Prince George's Community College
|Unit I: Atoms Unit II: Molecules Unit III: States of Matter Unit IV: Reactions Unit V: Kinetics & Equilibrium
Unit VI: Thermo & Electrochemistry Unit VII: Nuclear Chemistry
- To present three common features of chemical bonding.
A chemical bond is the force that holds atoms together in a chemical compound. There are three idealized types of bonding: covalent bondingA type of chemical bonding in which electrons are shared between atoms in a molecule or polyatomic ion., in which electrons are shared between atoms in a molecule or polyatomic ion, ionic bondingA type of chemical bonding in which positively and negatively charged ions are held together by electrostatic forces., in which positively and negatively charged ions are held together by electrostatic forces and metallic bonding, where all of the atoms in the metal share a few of their electrons which are free to circulate. One can relate the properties of materials to the type of bonding. Ionic compounds, for example, typically dissolve in water to form aqueous solutions that conduct electricity as the ions separate into solution. Solid ionic compounds do not conduct eletricity or heat. In contrast, most covalent compounds that dissolve in water form solutions that do not conduct electricity because they go into the solvent as neutral molecules. The solids or liquids are not conductors. In metals, of course, the free electrons conduct electricity, and what is not obvious, also heat. Metals are good conductors of both. Further, in general, covalent compounds are volatile because the forces holding the neutral molecules together are relatively weak, whereas ionic compounds are not because the individual ions are strongly attracted to each other.
Despite the differences in the distribution of electrons between these idealized types of bonding, all models of chemical bonding have three features in common:
- Atoms interact with one another to form aggregates such as molecules, compounds, and crystals because doing so lowers the total energy of the system; that is, the aggregates are more stable than the isolated atoms.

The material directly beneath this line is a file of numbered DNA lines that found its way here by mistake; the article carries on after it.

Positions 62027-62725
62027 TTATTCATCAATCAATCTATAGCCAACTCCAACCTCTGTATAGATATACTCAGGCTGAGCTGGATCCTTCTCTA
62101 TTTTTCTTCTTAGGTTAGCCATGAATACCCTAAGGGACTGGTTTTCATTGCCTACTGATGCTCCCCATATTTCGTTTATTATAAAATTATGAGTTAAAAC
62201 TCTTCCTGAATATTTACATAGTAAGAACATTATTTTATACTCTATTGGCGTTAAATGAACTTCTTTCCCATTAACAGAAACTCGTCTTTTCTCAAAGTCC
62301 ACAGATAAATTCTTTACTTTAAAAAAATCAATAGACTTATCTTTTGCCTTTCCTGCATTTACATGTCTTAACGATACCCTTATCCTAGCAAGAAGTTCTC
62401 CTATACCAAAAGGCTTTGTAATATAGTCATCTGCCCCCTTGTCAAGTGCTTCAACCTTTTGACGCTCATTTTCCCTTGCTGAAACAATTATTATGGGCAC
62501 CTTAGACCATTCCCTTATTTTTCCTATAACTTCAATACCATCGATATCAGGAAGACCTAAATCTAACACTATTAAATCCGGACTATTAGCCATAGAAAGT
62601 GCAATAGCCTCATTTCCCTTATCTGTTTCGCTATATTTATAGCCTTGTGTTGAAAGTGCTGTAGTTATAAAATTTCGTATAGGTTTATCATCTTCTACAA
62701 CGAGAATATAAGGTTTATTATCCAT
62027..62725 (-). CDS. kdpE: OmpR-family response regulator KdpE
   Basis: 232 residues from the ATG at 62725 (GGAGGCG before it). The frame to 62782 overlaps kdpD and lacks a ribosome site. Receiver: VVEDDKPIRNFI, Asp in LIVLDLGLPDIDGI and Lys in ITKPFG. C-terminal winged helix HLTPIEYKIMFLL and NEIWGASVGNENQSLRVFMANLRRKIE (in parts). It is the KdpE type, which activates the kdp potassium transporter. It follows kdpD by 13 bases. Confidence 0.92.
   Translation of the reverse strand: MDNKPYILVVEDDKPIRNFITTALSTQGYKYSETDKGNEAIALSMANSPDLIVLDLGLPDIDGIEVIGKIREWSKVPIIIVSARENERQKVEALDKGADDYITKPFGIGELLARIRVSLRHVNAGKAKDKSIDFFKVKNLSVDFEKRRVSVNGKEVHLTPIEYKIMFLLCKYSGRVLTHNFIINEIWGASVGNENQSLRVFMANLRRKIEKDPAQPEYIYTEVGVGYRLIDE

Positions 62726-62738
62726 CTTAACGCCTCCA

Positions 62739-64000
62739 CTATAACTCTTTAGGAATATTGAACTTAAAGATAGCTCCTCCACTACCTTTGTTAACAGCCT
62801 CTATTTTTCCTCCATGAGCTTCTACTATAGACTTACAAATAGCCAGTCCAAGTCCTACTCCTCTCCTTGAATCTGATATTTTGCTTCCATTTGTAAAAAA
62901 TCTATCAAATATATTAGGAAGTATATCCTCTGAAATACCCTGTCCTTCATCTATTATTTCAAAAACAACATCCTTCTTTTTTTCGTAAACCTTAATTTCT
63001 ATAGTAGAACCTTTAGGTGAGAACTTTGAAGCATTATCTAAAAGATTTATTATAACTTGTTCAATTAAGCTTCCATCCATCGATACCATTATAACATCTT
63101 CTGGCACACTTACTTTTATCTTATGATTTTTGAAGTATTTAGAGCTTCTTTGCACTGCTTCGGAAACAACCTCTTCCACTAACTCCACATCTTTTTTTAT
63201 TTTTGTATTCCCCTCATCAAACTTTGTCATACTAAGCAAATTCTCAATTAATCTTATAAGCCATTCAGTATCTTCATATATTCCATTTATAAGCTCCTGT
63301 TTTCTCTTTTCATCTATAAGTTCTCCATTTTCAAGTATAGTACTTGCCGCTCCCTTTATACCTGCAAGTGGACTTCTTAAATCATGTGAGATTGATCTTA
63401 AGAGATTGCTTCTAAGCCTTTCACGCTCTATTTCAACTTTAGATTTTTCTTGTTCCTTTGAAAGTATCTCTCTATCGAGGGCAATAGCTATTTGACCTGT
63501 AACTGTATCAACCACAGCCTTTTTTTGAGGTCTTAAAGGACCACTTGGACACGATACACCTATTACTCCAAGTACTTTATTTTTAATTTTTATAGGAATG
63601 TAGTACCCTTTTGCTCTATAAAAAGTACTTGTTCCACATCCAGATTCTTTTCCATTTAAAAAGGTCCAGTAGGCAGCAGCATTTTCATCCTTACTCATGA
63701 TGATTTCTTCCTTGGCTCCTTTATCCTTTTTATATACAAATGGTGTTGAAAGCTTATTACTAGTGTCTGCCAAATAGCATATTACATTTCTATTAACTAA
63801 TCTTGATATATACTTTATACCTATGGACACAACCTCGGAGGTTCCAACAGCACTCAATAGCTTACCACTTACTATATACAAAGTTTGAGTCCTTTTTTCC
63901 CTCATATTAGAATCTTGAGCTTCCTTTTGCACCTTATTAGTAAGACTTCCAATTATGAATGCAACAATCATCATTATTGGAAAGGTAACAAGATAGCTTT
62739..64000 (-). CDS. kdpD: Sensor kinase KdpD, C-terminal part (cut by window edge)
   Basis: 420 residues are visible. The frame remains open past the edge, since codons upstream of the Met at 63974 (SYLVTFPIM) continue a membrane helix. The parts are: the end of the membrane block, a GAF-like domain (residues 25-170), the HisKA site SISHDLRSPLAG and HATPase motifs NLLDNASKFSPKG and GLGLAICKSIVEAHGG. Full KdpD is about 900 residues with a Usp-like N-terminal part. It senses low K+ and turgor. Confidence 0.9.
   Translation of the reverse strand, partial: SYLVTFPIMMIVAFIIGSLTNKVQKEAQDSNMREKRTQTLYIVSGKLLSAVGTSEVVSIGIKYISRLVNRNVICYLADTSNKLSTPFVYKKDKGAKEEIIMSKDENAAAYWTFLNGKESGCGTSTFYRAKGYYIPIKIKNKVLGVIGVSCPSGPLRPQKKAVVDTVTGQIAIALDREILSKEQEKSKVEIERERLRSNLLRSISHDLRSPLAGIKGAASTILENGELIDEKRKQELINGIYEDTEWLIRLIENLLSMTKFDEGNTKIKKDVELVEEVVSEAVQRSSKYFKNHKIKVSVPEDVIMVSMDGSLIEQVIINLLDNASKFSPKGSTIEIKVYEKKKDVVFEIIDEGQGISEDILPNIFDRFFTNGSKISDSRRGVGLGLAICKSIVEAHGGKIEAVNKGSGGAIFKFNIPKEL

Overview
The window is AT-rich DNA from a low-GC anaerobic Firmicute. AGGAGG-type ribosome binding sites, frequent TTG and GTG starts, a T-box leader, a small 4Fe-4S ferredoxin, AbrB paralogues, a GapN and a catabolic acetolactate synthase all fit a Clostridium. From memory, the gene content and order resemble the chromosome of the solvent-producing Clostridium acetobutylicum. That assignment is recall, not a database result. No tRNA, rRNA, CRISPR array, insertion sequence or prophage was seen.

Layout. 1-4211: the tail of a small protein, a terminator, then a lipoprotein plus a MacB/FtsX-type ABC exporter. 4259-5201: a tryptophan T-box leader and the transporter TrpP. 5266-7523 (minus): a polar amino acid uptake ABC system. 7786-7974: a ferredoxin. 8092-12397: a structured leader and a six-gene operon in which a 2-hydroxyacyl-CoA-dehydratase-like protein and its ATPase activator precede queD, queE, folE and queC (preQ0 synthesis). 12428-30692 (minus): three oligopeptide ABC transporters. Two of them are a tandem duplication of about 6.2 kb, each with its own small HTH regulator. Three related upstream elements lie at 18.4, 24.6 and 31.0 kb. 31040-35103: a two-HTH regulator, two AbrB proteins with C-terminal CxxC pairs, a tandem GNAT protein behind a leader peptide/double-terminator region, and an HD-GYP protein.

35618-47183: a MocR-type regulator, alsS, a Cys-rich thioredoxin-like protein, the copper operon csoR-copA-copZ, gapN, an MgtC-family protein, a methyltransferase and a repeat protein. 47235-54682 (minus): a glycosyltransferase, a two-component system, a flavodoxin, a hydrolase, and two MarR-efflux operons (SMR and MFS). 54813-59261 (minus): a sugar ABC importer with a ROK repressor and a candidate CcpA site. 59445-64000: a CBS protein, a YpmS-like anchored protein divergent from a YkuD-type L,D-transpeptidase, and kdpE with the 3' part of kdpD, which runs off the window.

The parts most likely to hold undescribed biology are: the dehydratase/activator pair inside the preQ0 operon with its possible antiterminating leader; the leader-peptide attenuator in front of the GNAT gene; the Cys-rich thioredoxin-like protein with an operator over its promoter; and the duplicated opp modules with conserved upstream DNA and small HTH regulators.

- The type of bonding is determined by how the outermost electrons of an atom, the so called valence electrons of one atom interact with neighboring atoms. In ionic materials electrons are fully transferred. Covalent materials share electrons with neighboring atoms and metals share electrons over a wide region.
- Energy is required to dissociate bonded atoms or ions into isolated atoms or ions. For ionic solids, in which the ions form a three-dimensional array called a lattice, this energy is called the lattice energyThe enthalpy change that occurs when a solid ionic compound (whose ions form a three-dimensional array called a lattice) is transformed into gaseous ions., the change that occurs when a solid ionic compound is transformed into gaseous ions. For covalent compounds, this energy is called the bond energyThe enthalpy change that occurs when a given bond in a gaseous molecule is broken., which is the change that occurs when a given bond in a gaseous molecule is broken. The details of these processes will be discussed at the end of this semester when we study thermochemistry.
- Each chemical bond is characterized by a particular optimal internuclear distance called the bond distance(r0)The optimal internuclear distance between two bonded atoms..
Note the Pattern
Energy is required to dissociate bonded atoms or ions.
We explore these characteristics further, after briefly describing the energetic factors involved in the formation of an ionic bond.
Chemical bonding is the general term used to describe the forces that hold atoms together in molecules and ions. Three idealized types of bonding are ionic bonding, in which positively and negatively charged ions are held together by electrostatic forces, covalent bonding, in which electron pairs are shared between atoms and metallic bonding where electrons are shared across large volumes of metal atoms ionic cores. All models of chemical bonding have three common features: atoms form bonds because the products are more stable than the isolated atoms; bonding interactions are characterized by a particular energy (the bond energy or lattice energy), which is the amount of energy required to dissociate the substance into its components; and bonding interactions have an optimal internuclear distance, the bond distance.
- Forming bonds lowers the total energy of the system, energy is required to dissociate bonded atoms or ions, and there is an optimal bond distance.
Describe the differences between covalent bonding and ionic bonding. Which best describes the bonding in MgCl2 and PF5?
What three features do all chemical bonds have in common?
Modified by Joshua Halpern, Scott Sinex and Scott Johnson